is this sort method the same as the one in python 2.4
Raymond Hettinger
vze4rx4y at verizon.net
Sun Jan 30 18:08:42 EST 2005
"Lowell Kirsh"
> How come you reverse the list twice? And why does this preserve stability?
It's easy to see if you trace through the steps:
Given sample the following dataset and a desire to sort on the first field:
>>> data = [('a', 1), ('a', 2), ('b', 3)]
Here are the step:
>>> data.reverse()
>>> data
[('b', 3), ('a', 2), ('a', 1)]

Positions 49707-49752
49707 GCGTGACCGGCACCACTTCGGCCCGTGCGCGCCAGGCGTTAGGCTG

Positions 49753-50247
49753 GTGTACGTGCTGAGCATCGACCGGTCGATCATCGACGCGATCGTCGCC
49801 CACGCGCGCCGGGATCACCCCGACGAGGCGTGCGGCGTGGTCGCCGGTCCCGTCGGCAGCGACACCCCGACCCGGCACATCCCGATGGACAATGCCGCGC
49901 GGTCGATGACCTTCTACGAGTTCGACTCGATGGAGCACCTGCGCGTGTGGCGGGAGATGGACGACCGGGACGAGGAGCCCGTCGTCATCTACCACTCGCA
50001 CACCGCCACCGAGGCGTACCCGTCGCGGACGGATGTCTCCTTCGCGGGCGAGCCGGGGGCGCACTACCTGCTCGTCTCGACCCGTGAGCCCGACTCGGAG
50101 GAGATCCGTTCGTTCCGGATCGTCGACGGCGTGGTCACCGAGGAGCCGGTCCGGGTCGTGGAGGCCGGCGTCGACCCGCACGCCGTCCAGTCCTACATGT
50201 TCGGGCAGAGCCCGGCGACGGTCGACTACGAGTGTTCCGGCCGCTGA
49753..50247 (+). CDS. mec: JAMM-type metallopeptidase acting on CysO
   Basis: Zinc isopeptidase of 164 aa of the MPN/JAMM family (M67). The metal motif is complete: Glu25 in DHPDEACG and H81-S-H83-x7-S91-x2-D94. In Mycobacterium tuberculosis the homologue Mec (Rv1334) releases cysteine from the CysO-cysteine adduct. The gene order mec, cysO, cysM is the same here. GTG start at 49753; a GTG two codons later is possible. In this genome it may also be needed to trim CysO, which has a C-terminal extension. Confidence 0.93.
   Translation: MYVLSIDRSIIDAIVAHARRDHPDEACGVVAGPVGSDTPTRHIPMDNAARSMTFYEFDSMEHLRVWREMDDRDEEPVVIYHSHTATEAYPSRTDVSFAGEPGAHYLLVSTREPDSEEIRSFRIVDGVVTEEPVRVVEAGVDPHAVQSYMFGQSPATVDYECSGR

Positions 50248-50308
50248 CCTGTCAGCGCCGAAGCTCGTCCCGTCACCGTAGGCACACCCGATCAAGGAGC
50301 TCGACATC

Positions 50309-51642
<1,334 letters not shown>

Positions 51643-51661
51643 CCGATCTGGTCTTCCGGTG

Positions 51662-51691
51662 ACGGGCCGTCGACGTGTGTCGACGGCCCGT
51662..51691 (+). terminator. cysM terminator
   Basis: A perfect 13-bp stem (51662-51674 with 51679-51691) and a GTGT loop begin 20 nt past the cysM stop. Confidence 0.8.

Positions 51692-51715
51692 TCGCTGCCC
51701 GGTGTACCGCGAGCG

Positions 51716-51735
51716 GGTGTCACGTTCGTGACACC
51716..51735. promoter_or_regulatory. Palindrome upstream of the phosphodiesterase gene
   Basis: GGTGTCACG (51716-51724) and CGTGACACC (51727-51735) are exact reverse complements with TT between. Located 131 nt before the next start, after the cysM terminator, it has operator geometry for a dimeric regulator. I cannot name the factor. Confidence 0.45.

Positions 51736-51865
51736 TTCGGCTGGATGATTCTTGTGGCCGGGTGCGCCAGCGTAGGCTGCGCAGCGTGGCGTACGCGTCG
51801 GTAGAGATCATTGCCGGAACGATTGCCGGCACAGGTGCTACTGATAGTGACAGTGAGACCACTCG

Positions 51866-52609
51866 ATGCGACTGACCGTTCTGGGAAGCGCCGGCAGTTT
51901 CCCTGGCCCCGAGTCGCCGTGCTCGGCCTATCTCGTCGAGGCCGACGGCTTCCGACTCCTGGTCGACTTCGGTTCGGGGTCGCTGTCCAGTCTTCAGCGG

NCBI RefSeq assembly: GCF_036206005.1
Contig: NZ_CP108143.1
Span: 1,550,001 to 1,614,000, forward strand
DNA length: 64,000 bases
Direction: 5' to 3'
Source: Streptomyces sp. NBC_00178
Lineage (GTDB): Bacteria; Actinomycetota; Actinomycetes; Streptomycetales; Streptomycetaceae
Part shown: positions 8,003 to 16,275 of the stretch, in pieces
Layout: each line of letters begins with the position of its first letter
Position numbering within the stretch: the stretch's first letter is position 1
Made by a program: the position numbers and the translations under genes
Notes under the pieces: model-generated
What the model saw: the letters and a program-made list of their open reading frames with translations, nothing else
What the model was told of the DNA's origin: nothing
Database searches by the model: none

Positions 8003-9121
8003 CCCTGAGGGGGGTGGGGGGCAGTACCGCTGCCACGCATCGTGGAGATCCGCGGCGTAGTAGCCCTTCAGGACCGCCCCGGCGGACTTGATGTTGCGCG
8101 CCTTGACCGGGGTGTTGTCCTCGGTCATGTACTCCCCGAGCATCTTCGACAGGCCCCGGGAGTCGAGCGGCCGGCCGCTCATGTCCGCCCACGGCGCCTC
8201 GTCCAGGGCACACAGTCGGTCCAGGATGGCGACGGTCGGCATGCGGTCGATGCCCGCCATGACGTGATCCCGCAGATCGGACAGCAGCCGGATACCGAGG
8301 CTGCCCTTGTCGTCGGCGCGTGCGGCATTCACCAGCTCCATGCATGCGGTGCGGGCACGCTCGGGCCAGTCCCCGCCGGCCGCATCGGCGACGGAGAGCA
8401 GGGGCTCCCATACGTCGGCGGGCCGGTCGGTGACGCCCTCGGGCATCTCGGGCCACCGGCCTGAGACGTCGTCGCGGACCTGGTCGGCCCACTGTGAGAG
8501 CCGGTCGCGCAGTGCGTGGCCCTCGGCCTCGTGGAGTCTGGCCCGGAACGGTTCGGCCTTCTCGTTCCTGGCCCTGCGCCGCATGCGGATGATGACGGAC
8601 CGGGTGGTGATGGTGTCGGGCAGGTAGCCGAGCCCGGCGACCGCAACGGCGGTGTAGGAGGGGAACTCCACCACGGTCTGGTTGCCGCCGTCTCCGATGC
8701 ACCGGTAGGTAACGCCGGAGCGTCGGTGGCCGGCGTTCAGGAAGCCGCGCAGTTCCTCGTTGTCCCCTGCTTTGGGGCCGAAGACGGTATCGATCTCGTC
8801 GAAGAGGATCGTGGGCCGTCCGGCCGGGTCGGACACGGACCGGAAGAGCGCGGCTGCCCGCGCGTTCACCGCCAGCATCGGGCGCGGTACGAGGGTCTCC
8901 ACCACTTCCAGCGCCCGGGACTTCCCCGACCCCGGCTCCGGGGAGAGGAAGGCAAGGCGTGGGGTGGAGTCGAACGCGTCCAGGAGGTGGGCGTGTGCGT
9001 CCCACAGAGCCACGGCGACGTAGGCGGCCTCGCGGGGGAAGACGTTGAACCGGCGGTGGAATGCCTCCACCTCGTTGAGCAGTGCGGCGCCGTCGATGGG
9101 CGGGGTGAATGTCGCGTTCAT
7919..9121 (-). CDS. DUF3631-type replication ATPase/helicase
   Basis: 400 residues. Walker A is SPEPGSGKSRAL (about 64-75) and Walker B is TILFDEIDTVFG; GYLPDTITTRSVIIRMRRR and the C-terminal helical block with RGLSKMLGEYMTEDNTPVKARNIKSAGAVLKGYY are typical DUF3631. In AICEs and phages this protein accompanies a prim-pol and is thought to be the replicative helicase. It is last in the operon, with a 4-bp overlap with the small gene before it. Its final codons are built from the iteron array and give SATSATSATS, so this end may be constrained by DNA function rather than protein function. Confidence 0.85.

>>> data.sort(key=lambda record: record[0])
>>> data
[('a', 2), ('a', 1), ('b', 3)]
>>> data.reverse()
>>> data
[('b', 3), ('a', 1), ('a', 2)]
Note, in the final result, the two equal records (the ones with 'a') appear in
the same order as the original dataset (that is what stability means).
Now, try it without the initial reversal and note that stability is not
preserved:
>>> data = [('a', 1), ('a', 2), ('b', 3)]
>>> data.sort(key=lambda record: record[0])
>>> data.reverse()
>>> data
[('b', 3), ('a', 2), ('a', 1)]
Here's another way of accomplishing the original sort and preserving stability:
>>> data = [('a', 1), ('a', 2), ('b', 3)]
>>> sorted(data, cmp = lambda x,y: cmp(y[0], x[0]))
[('b', 3), ('a', 1), ('a', 2)]
Raymond Hettinger
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